[Edu-sig] The Crunchy Way

kirby urner kirby.urner at gmail.com
Fri Mar 27 17:30:40 CET 2009

I'm in 'Learning and Teaching Python Programming:  The Crunchy Way' by
Dr. Andre Roberge.

This would be the "Python for Educators" track, only informally
defined (as a namespace?) at Pycon.  There's a BOF later.

He's claiming to be an imposter (we don't believe him) because he
isn't teaching Python these days (except he is, right now).

He used to teach physics, knows about pedagogy.

A goal is to screen scrape, find code in <pre> tags, and supplies an
interactive shell box.  "VLAM" -- very little added markup.

Crunchy "eats" HTML pages (good name then -- no Frog anymore).

This is an effective way to present a Python talk then:  write your
slides in HTML and run 'em through Crunchy.

"A regular Python interpreter inside the web browser".

Interpreter errors are intercepted and may be reprinted in different
languages (human languages).

By toggling the editor you get an embedded WYSIWYG editor.  You can
actually load and save files from your local tree in this system.  Go
ahead an launch any program in a separate process / window (Pyglet
demo -- bouncing balls).

Ian:  "Are you listening to this?"

Me:  (nodding) "yeah, writting about it".

He's showing a dynamically generated graph coming into the web page --
very AJAXy.

The doctest module helps with test-driven learning.  Very TDD (test
driven development).

Show double(arg) --> arg*2 working first, challenge page reader to
write the code in an editor box.  The doctests get applied (duck
typing -- you could pass the tests with a faux function I bet...).

PyWhip is moving in the same direction.

Using unittest is another option (instead of doctest).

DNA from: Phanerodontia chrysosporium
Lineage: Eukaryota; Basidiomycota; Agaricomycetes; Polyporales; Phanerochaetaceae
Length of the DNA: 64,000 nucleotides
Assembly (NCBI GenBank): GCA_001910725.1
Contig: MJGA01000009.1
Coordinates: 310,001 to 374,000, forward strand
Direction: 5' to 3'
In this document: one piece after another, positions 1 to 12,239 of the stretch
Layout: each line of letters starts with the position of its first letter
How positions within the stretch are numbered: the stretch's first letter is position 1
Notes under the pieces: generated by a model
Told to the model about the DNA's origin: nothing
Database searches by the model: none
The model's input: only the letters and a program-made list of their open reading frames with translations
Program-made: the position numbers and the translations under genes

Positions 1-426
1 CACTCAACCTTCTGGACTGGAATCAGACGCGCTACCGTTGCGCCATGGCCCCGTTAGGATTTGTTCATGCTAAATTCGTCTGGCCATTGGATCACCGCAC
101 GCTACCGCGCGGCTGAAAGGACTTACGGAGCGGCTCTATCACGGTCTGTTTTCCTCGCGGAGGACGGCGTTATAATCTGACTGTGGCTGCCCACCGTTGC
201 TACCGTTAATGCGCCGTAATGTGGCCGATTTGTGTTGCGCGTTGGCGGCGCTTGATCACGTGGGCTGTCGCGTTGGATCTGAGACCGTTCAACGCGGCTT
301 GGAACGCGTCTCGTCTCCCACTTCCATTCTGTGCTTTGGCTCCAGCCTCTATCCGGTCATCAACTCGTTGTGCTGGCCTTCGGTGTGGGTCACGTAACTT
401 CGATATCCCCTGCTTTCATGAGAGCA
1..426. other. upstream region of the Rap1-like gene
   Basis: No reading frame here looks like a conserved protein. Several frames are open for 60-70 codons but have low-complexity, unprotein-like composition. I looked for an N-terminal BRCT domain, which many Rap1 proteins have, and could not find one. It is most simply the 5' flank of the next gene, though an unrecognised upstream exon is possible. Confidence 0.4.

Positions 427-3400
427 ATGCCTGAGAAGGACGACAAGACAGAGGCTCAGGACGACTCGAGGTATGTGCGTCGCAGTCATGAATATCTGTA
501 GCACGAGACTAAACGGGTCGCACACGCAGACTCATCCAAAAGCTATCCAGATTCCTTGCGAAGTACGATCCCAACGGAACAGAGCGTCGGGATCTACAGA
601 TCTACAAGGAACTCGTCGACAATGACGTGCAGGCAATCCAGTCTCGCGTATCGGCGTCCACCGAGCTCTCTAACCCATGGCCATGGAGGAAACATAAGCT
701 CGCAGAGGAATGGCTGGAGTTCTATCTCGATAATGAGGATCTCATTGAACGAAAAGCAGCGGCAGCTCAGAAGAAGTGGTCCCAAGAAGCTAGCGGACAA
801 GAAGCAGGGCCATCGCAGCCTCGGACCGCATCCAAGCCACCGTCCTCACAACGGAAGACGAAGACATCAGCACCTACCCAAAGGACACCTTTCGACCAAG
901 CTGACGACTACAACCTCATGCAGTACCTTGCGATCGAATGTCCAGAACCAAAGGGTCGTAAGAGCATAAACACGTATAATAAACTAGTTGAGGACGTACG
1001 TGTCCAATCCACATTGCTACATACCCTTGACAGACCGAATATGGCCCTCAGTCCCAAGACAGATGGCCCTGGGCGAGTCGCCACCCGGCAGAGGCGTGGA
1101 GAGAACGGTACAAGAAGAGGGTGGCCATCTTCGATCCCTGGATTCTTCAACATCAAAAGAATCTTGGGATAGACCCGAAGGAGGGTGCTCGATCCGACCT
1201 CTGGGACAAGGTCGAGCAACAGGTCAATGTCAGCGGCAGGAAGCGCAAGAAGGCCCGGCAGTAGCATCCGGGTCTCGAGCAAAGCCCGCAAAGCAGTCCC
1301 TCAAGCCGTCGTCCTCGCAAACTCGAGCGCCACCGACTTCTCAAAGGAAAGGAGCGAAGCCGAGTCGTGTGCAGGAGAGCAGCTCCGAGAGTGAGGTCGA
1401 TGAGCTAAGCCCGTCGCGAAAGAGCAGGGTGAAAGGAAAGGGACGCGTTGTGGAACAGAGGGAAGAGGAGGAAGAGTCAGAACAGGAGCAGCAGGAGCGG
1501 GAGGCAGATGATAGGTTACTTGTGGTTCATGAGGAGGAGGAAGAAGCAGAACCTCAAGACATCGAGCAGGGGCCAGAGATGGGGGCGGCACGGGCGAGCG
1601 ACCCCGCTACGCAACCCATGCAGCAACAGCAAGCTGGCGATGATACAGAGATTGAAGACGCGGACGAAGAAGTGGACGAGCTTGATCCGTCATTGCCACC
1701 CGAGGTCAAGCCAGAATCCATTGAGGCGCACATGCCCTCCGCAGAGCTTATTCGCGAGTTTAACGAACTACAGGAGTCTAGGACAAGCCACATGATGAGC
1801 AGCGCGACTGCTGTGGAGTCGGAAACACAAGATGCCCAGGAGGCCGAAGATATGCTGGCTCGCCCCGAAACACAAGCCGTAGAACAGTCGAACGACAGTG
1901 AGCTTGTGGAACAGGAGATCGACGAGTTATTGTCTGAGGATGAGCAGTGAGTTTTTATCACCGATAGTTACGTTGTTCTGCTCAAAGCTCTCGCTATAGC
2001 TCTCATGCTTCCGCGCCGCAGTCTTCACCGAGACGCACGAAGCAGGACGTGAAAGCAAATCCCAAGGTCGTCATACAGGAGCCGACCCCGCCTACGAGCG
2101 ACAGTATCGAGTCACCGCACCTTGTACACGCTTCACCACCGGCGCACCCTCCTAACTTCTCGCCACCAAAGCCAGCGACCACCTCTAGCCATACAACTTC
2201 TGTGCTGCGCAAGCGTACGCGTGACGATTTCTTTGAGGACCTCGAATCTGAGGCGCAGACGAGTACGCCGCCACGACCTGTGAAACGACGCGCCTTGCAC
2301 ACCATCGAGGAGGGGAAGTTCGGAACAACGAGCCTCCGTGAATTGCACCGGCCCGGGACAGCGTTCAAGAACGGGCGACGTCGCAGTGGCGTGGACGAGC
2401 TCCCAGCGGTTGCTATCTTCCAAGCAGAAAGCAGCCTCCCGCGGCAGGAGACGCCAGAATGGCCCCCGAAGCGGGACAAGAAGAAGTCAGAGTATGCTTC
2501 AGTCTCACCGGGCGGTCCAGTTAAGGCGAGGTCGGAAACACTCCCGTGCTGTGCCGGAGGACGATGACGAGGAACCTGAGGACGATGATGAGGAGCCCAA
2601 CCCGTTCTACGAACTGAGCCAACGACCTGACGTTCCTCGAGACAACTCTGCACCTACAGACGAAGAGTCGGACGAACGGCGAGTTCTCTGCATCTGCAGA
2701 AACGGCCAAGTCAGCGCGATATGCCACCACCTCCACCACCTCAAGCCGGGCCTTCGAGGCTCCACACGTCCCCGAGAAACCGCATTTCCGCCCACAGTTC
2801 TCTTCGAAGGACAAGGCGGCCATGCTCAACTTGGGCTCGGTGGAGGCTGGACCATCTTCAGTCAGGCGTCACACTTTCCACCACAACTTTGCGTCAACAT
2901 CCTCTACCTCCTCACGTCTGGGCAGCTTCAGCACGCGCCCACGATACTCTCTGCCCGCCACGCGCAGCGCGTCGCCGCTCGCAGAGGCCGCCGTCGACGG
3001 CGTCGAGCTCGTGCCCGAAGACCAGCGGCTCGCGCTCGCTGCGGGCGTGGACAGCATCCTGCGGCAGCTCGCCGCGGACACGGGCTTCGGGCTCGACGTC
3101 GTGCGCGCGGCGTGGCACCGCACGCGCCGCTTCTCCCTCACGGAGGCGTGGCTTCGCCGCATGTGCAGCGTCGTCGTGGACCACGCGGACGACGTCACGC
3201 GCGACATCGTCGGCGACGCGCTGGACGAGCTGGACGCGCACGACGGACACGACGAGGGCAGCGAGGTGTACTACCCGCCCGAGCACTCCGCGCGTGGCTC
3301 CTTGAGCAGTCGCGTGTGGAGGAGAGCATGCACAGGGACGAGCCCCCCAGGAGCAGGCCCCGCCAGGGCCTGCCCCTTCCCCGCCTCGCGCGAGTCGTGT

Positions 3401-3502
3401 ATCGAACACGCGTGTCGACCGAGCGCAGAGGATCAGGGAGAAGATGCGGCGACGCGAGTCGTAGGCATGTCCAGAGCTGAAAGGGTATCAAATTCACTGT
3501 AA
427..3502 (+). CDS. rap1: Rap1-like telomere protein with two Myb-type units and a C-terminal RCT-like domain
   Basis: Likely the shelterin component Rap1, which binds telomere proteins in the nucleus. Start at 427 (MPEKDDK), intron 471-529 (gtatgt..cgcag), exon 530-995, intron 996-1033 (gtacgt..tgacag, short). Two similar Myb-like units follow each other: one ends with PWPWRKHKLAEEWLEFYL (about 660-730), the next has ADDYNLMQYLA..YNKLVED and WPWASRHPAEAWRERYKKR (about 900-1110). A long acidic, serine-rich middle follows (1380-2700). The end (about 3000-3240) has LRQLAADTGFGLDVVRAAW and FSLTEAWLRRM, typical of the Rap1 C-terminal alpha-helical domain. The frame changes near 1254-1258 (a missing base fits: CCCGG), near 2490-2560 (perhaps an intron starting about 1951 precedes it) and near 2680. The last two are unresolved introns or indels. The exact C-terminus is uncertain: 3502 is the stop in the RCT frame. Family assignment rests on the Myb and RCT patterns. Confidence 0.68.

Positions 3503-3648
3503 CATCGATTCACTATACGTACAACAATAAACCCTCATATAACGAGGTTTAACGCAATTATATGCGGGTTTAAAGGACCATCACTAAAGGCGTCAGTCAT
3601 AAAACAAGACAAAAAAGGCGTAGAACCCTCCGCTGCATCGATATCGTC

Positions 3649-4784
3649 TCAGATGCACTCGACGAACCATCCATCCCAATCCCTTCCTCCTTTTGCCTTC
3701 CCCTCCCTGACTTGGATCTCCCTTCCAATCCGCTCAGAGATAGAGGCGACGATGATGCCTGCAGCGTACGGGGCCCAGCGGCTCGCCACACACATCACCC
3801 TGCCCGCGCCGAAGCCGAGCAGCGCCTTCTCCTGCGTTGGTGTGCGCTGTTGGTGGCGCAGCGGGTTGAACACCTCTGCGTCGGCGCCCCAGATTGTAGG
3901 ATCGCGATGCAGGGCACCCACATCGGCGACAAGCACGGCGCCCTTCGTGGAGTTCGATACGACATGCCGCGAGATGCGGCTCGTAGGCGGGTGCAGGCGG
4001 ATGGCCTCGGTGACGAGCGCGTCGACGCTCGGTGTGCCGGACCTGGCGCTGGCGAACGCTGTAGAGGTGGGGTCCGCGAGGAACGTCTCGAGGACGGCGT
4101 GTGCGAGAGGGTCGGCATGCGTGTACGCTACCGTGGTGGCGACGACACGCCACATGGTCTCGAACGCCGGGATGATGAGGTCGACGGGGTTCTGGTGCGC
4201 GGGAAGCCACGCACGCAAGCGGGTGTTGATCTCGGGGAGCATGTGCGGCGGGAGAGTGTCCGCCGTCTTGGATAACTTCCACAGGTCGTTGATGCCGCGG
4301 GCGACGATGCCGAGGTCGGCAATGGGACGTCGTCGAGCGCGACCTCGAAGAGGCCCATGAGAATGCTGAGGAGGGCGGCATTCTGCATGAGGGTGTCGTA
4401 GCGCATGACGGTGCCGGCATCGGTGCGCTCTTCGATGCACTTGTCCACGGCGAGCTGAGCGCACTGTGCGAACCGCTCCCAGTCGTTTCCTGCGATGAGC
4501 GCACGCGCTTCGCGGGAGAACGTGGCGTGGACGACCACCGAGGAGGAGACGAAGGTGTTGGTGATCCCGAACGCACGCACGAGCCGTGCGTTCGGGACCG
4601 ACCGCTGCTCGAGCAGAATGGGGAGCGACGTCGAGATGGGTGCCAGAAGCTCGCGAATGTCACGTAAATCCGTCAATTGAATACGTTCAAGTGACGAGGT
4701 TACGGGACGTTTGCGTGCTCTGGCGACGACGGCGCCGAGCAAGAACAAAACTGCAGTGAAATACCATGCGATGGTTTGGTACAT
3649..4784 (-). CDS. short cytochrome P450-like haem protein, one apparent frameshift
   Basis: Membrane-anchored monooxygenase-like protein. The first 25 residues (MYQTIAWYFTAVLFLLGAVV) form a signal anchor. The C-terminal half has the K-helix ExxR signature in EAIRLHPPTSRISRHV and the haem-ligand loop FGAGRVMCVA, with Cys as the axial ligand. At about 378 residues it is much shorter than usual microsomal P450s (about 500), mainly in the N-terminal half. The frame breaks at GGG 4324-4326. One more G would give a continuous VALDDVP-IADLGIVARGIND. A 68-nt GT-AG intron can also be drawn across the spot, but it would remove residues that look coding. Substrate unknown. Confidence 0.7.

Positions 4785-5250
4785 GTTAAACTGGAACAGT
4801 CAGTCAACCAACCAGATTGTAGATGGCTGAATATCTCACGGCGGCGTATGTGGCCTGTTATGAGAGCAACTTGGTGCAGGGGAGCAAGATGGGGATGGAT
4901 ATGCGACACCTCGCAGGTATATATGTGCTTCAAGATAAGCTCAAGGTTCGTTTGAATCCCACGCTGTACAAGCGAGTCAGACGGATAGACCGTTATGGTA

Ian:  "this is very powerful!"

You can pick an analyzer, e.g. pyflakes, pychecker and analyze the
code.  There's a "code quality" measure, which varies depending on
which analyzer is chosen.

The "editarea" widget is really cool.  You can vary the size, go to
full page -- very capable.

Now he's showing stepping through with PDB, showing the local
namespace (in yellow the first time -- then white if it's "old", the
red if it changes).  There's also an output window.

Croquant (French for Crunchy) is a complement to Crunchy, an extension
of MoinMoin that adds the VLAM so when loading from a Croquant wiki,
you have Crunchy-ready content.

So Croquant is like a delivery tool, where the lesson plans
accumulate.  PyWhip is similar but more static (making the content
Wiki based is likely to promote organic growth).

Crunchy allows plugins (a talk in itself).  There's an experimental
turtle module (I knew there was a turtle in here somewhere -- glad to
see I'm not completely off the wall in remembering that).

He'd like to collaborate on some of the issues (security, user accounts...).

Crunchy is not meant as a main IDE so much as a learning tool,
reading/writing Python in classroom situations.

Q&A:  one of the A/V guys has a question (some of our A/V volunteers
are also Python developers -- others not).

Crunchy is designed to be used on your own machine (you the learner,
student, run Crunchy locally).

Great talk!  I'll definitely put a chip in the "green bucket".


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